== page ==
Take the 2-minute tour ×
Christianity Stack Exchange is a question and answer site for committed Christians, experts in Christianity and those interested in learning more. It's 100% free, no registration required.

I asked this question a while ago Sola Scriptura to the max and was told that everyone believed Sola Scriptura to the point of excluding everything else. Today I was told I was not properly representing Sola Scriptura because I said trinitarianism and partialism are both not literally in the scripture and therefore fallible as concepts of men perhaps or perhaps not drawn from the scripture. Here: Is the Triune God Family?

Sola Scriptura does imply you accept some indirect inferences about the scripture but it does not make demands on which ones they are as far as I know.

Sola scriptura rejects any original infallible authority, other than the Bible. In this view, all secondary authority is derived from the authority of the Scriptures and is therefore subject to reform when compared to the teaching of the Bible. Church councils, preachers, biblical commentators, private revelation, or even a message allegedly from an angel or an apostle are not an original authority alongside the Bible in the sola scriptura approach.

I see no Sola Scriptura or Bible literalist requirement for being triniterian or partialist or thinking that either concepts are "authoritative". The Bible literalist combined with a Sola Scriptura believes the Bible and nothing else save select inferences. Is there some set of doctrins you must agree on to be Sola Scriptura and Bible literalist? I'm not asking about other groups or the majority of sola scriptura and the majority of Bible literalist.

share|improve this question

closed as unclear what you're asking by Mr. Bultitude, fredsbend, curiousdannii, Matt Gutting, El'endia Starman Apr 8 at 20:00

Please clarify your specific problem or add additional details to highlight exactly what you need. As it's currently written, it’s hard to tell exactly what you're asking. See the How to Ask page for help clarifying this question. If this question can be reworded to fit the rules in the help center, please edit the question.

Perhaps it would help you to know that sola scriptura's origins are found in Martin Luther when he broke from the claims of authority the Catholic church had given itself alongside that of the Bible. (Of course you already know this.) These who believe in sola scriptura are rejecting the idea that a church body or other body has just as much authority regarding spiritual matters as God's Word. Frankly, it's hard to make sense of your question regarding trinitarian or partialists thinking in light of this view of sola scriptura. –  Steve Jul 21 '13 at 14:13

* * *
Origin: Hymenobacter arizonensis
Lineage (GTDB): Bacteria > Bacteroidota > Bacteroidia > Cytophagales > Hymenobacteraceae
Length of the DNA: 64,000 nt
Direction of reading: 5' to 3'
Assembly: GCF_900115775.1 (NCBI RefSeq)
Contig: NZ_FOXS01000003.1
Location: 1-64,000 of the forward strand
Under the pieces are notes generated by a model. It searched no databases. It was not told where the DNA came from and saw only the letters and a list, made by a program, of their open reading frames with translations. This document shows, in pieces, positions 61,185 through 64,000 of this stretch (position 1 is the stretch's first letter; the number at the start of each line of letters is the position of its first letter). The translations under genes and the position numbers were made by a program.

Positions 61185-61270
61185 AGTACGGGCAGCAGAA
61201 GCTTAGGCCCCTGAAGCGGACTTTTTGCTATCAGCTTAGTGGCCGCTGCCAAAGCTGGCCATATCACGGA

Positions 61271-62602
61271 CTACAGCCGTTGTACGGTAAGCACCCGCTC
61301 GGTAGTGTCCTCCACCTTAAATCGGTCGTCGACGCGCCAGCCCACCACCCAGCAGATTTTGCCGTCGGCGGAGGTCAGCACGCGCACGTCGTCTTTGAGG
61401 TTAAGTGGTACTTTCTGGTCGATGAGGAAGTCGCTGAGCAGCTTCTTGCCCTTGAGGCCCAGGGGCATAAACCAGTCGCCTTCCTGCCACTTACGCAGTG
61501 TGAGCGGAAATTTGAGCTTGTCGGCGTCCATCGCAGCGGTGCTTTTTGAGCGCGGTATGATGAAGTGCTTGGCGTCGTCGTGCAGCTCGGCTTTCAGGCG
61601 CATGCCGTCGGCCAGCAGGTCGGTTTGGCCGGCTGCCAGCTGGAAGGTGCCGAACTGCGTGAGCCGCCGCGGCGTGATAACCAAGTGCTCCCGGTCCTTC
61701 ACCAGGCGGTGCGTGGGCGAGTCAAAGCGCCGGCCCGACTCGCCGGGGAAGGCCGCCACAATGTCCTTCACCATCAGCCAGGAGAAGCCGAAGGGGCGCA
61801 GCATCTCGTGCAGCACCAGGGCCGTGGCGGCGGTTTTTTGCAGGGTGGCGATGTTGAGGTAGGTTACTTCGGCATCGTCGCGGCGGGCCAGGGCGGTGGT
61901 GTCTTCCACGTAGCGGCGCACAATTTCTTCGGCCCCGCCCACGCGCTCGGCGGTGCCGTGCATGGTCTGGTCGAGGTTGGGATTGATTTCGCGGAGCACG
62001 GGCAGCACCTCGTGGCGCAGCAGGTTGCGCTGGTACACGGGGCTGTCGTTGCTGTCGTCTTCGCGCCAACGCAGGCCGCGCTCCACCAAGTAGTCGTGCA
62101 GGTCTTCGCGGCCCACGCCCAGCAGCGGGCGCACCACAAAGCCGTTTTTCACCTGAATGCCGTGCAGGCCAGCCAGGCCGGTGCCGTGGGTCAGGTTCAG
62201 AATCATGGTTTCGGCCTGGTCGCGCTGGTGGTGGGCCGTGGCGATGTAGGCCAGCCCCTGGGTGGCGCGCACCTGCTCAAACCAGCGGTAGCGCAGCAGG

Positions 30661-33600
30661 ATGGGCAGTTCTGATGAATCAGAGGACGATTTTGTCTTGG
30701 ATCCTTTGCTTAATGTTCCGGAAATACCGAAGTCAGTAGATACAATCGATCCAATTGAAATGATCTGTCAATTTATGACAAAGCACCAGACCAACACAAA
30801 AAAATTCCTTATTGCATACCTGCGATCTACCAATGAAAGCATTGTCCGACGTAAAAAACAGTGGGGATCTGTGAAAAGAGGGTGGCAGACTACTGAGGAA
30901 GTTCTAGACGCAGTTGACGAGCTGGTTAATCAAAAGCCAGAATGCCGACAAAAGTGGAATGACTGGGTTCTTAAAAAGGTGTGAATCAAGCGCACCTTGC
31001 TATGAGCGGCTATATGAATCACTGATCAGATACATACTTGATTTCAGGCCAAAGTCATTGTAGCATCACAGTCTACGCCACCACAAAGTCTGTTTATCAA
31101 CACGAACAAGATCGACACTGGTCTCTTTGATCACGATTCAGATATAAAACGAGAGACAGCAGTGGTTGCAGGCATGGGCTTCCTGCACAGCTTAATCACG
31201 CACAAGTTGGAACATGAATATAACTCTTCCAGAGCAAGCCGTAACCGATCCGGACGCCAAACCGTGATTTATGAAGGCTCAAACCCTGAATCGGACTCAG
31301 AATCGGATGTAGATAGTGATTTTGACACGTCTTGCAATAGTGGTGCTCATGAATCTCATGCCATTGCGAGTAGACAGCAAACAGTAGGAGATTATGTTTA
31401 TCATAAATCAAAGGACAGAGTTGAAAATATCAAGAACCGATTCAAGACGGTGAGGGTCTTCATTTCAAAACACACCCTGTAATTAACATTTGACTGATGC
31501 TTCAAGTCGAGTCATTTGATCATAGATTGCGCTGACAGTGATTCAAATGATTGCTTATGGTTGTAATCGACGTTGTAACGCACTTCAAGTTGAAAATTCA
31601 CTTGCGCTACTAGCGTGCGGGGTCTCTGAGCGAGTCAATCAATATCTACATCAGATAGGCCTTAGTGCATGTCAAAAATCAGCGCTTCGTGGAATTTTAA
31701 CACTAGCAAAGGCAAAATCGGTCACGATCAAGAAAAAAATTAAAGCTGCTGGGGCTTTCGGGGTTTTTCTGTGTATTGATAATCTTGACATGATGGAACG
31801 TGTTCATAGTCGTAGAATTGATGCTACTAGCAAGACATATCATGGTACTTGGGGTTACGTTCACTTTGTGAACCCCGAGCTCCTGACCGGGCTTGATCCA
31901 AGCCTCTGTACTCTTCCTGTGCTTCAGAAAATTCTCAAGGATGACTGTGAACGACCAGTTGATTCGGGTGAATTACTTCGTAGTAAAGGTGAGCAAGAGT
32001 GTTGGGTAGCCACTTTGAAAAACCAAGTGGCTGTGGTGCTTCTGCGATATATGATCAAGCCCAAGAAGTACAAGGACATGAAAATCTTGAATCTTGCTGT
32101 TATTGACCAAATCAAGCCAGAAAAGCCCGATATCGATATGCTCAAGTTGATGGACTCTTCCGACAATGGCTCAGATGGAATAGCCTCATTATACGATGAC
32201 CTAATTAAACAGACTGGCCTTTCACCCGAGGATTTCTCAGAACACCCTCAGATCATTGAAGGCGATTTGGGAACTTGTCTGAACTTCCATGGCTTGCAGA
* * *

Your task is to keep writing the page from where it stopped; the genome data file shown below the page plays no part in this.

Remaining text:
possible duplicate of Sola Scriptura to the max –  Jim G. Jun 18 '14 at 2:25
@JimG. Not a duplicate. Please read the whole question not just titles. Answers to these questions would not be interchangeable. –  Caleb Jun 18 '14 at 7:16

1 Answer 1

The term sola scriptura is a reference to the ultimate authoritative reference used. It does not say anything about the validity or invalidity of any particular statement or the general use of language. The very people who during the Protestant Reformation (re)started insisting on the use of Scripture as the ultimate authority in all matters of doctrine also wrote volumes of their own explaining what they believed the Scriptures to teach and how they applied to various situations. The term "sola scriptura" is itself not found in the Bible; it is just a handy moniker that we give to refer to a particular school of thought. The only context for which it is a valid identifier is a statement about who or what a group looks to as its authority. It does not in itself denote any particular position on any other issue. For example a Baptist and a Presbyterian would both claim Sola Scriptura, but they would each identify a different system of church government as being prescribed in the Bible.

The term Bible literalist is actually relatively meaningless. Theoretically it would refer to a specific kind of hermeneutic, but that hermeneutic doesn't have a well enough defined set of rules to be useful in identifying a particular doctrinal framework. There are dozens of traditions that claim that their interpretations of Scripture are "literal", but they literally come to opposite conclusions about their meaning. At best, use of the term tells you something about the thought process of how a specific group understands their own methods, but it doesn't really tell you anything about what their actual beliefs are.

In either event both terms can be applied to a large assortment of different traditions, not all of which are in agreement on any particular issue. It is very difficult to make any generalizations of the sort "Sola Scriptura adherents believe X" or "Bible literalists believe Y" and have those generalizations be broadly true. In fact they will almost always be inaccurate. Instead such statements should identify the particular tradition for which the belief is actually asserted.

The other way to explain this has to do with logic. Given that:

A is a subset of C
B is a subset of C
A believes X

It would be invalid to assert that that "C believes X". Some of them do, but A is only a subset and other subsets such as B may not.

share|improve this answer

Not the answer you're looking for? Browse other questions tagged or ask your own question.